Anyway, I agree that you should describe some of the workouts and show times from the website. Murph is pretty PFT-esque. If you show times of people on the comments page, that might persuade him a little.
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Old 07-19-2007, 06:20 AM   #6
Peter Terry Haas
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I don't have anything Army specific but I do have 2 sets of documents:

1. Functional Fitness Concept document from the Marine Corps Combat Development Command. Good info but no numbers.

2. Results from Orange County Fire Academy recruit training. Fitness testing before and after. Lots of numbers but not Army specific.

Let me know if you are interested.
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Old 07-19-2007, 06:48 AM   #7
John McBrien
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Hah, at first Zega I thought you were talking about your O6 at your new unit then I remembered you'd be around for a 5th year. That sounds like typical St. Jean to me - especially the micromanaging bit.

I would talk to CF HQ - I think they'd be willing to help. I know that a lot of agencies, etc. have had their results independently verified, maybe consider that. Perhaps he would be willing to implement CF if you and several other of the O1s verified your own results. Also possibly consider having the Ranger Company PT platoon use CF and then show their results to him. That way he can see how the results affected a small group. If he doesn't like it, it doesn't really affect the entire battalion.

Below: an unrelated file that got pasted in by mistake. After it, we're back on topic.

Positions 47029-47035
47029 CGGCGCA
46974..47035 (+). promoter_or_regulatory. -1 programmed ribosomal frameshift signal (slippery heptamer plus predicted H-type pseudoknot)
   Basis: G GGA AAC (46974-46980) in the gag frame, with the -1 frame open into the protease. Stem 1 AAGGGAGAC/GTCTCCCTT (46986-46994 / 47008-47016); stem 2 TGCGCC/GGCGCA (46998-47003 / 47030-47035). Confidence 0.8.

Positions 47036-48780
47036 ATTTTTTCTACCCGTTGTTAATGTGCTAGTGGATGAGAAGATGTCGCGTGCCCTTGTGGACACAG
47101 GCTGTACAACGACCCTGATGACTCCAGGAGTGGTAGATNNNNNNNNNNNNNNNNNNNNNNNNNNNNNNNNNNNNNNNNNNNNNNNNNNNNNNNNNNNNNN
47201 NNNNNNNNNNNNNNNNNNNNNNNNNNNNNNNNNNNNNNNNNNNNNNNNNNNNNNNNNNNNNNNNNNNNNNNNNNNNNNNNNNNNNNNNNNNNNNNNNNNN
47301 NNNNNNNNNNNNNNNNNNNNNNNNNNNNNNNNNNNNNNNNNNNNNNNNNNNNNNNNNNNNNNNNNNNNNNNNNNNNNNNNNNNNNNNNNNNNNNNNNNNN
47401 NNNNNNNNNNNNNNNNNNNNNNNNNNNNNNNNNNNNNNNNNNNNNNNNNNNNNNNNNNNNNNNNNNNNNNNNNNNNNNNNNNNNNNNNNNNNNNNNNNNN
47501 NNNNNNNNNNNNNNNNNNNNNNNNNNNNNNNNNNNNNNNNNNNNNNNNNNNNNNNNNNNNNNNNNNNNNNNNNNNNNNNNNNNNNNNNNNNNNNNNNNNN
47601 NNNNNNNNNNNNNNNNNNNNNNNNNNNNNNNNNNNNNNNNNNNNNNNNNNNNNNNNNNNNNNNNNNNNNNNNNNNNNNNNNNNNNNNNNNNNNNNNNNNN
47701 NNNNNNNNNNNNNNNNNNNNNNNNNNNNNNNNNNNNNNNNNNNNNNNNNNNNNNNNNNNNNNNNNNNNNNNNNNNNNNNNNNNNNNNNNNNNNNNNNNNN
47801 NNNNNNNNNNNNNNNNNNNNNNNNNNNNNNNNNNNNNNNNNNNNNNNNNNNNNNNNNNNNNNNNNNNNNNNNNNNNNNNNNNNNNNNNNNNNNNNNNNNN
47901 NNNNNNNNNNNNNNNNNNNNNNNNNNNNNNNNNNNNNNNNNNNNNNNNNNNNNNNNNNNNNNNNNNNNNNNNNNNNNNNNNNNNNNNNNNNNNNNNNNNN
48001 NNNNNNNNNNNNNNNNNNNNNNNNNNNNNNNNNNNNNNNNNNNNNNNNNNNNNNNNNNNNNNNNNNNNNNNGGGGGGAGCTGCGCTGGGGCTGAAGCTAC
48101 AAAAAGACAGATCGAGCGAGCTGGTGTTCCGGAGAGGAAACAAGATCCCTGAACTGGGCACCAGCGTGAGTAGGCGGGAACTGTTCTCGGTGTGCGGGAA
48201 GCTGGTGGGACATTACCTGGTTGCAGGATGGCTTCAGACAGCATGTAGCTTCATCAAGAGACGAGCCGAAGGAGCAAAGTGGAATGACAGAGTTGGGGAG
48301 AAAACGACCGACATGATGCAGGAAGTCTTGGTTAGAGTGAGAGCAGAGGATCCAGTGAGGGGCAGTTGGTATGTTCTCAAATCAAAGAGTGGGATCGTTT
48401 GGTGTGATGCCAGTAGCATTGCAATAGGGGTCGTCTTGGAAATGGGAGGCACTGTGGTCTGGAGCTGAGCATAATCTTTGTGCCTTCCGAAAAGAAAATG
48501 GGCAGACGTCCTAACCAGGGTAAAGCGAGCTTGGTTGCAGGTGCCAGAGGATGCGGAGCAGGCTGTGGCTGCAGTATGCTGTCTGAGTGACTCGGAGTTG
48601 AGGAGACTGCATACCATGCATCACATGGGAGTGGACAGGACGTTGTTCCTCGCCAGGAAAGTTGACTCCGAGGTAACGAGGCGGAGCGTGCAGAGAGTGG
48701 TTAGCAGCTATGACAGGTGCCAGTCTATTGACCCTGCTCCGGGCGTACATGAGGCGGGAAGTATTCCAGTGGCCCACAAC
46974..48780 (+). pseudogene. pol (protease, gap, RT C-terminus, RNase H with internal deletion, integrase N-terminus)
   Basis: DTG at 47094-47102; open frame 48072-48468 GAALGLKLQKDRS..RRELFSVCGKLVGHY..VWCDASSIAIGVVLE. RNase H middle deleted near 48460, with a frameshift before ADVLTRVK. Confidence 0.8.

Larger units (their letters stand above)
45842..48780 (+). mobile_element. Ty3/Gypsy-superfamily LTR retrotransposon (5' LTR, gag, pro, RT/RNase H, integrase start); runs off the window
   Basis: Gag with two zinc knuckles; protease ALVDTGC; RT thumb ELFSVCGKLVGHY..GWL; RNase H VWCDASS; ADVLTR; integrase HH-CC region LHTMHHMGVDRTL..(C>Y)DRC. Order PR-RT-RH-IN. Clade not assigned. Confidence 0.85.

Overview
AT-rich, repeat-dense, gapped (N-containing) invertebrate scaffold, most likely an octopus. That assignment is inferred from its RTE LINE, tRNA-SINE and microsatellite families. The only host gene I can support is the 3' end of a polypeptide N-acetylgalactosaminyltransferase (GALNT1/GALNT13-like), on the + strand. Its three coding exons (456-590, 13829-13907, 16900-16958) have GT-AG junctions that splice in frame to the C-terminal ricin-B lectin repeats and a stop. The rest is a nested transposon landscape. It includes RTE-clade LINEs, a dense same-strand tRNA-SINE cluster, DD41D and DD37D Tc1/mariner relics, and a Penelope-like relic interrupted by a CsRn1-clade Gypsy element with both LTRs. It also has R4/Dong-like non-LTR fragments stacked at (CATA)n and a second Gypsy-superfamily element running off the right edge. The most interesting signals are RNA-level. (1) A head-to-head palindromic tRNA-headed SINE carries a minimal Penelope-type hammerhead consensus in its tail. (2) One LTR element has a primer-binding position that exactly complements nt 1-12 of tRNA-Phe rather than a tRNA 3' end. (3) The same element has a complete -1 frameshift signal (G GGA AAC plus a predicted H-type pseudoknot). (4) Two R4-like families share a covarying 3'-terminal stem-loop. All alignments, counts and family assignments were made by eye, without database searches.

Another idea? Recommend using CF for supplemental PT. When the supplementals start beating those who are already passing maybe he'll catch on.
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Old 07-19-2007, 07:32 AM   #8
Chris Goodrich
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The only hard #s I've seen are the canadian army study, which was covered in CFJ 41. Coach has the written report and a power point presentation from the canadians on digits. I'm sure he'd send you a copy if you e-mail him from a .mil address.
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Old 07-19-2007, 10:35 AM   #9
Matt DeMinico
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What the heck is a Colonel doing worrying about a platoon's PT? Were I you, I would find out what this guy's goal is. Does he want to get some stars someday? Is he scared of getting passed up for promotion and so he makes sure he leaves no deviation from the standards? Does he want recognition as one of the best in his position?

Once you know what he wants, then tailor it towards that. If you know he wants to be a BG someday, then when you interact with him on the topic of a PT standard, say something like "Sir, there's a PT program that a lot of {fill in special ops groups names here} guys are doing, and I think if we implemented it here, it could make your brigade the best performing brigade in the entire army. I've been studying it for a while now, and I'd like permission to implement it with my platoon, and measure the improvement compared to the rest of the brigade. If it works well, sir, you can decide whether or not to implement it in other platoons' PT"
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Old 07-19-2007, 10:57 AM   #10
John Maloney
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It's better to ask for forgiveness than it is to ask for permission.

Anyway, ... it's called initiative.